And LW, even if you do call your parents or send them their own separate letter, I think it’s possible that they will pick on your method of delivery because they don’t like the news. If you send a letter, it’ll be “couldn’t you even call us?”, if you call it’ll be “but couldn’t you tell us in person?”, if you visit in person it’ll be “why couldn’t you have told us before the wedding?” Er, not to be totally depressing, what I’m trying to get at here is that if your parents are determined to be unhappy that you’re married to a woman (congratulations!), there is literally nothing you can do that will make them happy (which they should be, you found your person!). Your parents’ feelings are not your fault and are not your problem to solve, and you should never ever blame yourself for not being able to do the magic of making homophobes happy about your objectively great news.

        1. This comment is lovely and very true. I hope that the LW’s parents don’t react like that, and that they process their conflicted feelings away from her and are respectful and willing to listen when interacting with her.

          However, if that doesn’t happen and they are focused and determined to be unhappy, as you said, it’s not the LW’s fault and there’s nothing she can do to make them happy. If they love the idea of a straight daughter more than they love their actual living and breathing daughter, that’s very sad and hurts terribly, but it’s on them.

      7. If you are a parent of honest good will, you are not going to understand what parents who are malicious and ill-intentioned act like.

        If you have been a good parent who has fostered a good, open, loving relationship with your child, you are not going to hear about their wedding on a postcard later, because you haven’t been that kind of parent and you don’t know what they’re like (unless you have one, in which case, wtf are you doing shaming anyone).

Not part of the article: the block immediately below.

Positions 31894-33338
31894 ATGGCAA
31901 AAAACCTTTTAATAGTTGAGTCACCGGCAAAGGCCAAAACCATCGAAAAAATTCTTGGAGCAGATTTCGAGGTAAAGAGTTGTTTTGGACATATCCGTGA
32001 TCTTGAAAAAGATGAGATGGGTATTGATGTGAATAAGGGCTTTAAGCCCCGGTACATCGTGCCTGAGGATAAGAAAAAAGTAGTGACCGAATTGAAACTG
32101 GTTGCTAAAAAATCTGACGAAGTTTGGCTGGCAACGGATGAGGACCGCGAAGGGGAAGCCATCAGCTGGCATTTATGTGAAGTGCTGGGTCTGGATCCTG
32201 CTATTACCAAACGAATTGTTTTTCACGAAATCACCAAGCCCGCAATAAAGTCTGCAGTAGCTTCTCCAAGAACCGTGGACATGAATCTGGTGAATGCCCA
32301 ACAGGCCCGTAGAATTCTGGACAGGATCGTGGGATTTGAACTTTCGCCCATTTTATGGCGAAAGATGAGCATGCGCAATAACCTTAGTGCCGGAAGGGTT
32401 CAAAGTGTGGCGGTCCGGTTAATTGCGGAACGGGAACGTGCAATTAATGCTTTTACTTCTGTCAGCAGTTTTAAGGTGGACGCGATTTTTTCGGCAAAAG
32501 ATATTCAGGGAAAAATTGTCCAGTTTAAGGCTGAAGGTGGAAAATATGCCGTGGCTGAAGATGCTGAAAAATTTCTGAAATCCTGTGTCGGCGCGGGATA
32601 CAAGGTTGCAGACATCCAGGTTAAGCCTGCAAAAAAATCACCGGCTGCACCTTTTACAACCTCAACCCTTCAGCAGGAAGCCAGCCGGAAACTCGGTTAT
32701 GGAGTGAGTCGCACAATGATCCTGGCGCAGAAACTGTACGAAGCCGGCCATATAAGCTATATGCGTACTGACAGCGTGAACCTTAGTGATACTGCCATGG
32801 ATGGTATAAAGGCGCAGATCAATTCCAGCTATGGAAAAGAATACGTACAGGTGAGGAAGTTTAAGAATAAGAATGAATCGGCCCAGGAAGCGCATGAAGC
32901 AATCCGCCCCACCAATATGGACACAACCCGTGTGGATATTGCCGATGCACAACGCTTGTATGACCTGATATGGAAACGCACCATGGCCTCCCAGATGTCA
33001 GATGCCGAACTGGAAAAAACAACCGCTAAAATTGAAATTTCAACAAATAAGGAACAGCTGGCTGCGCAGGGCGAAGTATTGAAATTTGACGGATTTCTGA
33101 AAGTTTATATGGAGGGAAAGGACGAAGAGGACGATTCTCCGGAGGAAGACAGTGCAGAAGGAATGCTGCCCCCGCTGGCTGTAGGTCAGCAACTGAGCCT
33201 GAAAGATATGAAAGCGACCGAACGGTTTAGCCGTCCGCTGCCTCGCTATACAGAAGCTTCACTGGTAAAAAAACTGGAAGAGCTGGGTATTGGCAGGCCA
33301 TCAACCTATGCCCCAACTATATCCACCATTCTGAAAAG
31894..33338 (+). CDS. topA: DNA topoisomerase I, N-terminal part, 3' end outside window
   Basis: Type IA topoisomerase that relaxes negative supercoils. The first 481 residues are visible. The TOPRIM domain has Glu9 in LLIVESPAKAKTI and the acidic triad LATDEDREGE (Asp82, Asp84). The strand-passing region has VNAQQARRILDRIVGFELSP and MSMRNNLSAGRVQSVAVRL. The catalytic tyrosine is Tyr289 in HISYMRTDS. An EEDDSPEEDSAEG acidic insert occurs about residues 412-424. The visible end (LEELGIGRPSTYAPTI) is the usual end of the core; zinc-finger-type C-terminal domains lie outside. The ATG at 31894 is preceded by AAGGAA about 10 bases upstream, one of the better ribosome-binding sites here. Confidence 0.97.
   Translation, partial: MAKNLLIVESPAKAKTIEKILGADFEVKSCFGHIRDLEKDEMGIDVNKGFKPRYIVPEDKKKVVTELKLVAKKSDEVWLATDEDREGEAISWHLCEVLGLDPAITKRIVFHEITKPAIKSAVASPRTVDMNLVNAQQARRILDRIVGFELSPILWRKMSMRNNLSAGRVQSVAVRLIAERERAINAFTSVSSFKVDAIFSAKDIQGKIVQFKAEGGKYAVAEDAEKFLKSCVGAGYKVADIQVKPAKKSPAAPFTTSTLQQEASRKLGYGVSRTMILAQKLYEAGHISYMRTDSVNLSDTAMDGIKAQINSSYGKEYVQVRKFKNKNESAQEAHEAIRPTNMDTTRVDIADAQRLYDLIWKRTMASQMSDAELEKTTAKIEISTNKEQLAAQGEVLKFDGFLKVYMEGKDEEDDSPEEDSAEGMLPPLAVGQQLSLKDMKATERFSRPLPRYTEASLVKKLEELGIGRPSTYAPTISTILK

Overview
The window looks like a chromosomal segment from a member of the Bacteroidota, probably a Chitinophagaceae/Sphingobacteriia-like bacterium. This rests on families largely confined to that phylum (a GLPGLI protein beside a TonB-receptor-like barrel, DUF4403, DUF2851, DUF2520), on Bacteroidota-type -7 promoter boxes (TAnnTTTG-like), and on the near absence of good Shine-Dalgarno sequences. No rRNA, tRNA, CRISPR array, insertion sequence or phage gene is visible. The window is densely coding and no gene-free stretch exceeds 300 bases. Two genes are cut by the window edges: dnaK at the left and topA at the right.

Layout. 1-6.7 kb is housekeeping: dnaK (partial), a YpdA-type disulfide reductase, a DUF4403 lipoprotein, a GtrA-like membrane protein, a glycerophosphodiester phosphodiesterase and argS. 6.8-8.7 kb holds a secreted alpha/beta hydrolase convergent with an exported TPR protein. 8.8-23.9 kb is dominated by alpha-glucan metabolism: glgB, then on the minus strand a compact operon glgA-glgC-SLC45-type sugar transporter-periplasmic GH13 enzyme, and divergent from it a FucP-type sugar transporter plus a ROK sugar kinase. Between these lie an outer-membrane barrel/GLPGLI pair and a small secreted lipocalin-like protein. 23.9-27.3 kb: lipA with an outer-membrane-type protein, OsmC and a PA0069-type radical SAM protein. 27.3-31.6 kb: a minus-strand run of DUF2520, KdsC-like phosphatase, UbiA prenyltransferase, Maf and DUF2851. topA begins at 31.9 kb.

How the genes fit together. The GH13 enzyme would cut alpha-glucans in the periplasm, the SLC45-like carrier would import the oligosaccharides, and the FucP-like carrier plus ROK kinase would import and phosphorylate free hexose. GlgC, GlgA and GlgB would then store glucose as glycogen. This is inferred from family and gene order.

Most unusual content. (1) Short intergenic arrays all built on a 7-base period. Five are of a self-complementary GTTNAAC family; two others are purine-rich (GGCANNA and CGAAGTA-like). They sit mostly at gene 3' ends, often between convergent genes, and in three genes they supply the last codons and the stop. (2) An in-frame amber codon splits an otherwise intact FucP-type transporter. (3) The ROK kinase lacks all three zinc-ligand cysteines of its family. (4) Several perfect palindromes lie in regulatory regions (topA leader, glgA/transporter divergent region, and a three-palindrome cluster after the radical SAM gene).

But I see your response as being more about yourself than about the LW, and in a way that is oblivious to the specific concerns that the LW brought up (and gave examples of).

        TL;DR: NOPE.

  5. Congratulations on marrying your best friend!! I’m glad her family is super supportive of you two, that is a wonderful thing.

    I think Captain’s advice is spot on here! While my parents aren’t homophobic, they are AGGRESSIVELY NOSY (mostly my mother, sorry, mom) so I choose to omit all kinds of information about my life until I’m ready to tell them (i.e. I did not come out until well after I was dating my first partner and it was already pretty serious; I don’t think I will ever admit I am polyamorous because my mother has flat out said that is a lifestyle she could not accept). Your parents are not entitled to all aspects of your life, especially if they make you super uncomfortable about a thing. I know that’s very difficult when it’s something as huge as “YO I HAVE A WIFE NOW”, but the sentiment still stands.

    Another thing: you can usually use the carrot of having you in your parents’ lives as leverage for parents needing to treat you well. I had a friend once upon a time who was her homophobic, very right wing dad’s only child, and was able to use the “accept me as I am or deal with having no daughter anymore” gambit to wrangle him into at least behaving baseline decent. My mother did the same thing while my grandparents were being divorced, only the gambit was “do you want to see me or my children ever??? Stop complaining about each other and involving me in your BS.” This is a 100% chill and cool tactic because it is super reasonable to set the boundary of “if you want me in your life, you have to not be a dick about the thing.”

    Congratulations again, and my fingers are crosses that your parents surprise you and decide to change their homophobic ways for you.

    1. “Your parents are not entitled to all aspects of your life”

      YOUR PARENTS ARE NOT ENTITLED TO ALL ASPECTS OF YOUR LIFE. I just wanted to emphasize this because your parents may try to guilt-trip you for not telling them sooner blah blah blah. But even if they were totally 100% supportive, you get to decide when and how you tell people information about your life. This is something I’ve been trying to learn myself so I know how hard it can be. Don’t feel guilty for not telling them. Don’t take on their Feelings. Enjoy being a newlywed! Congratulations!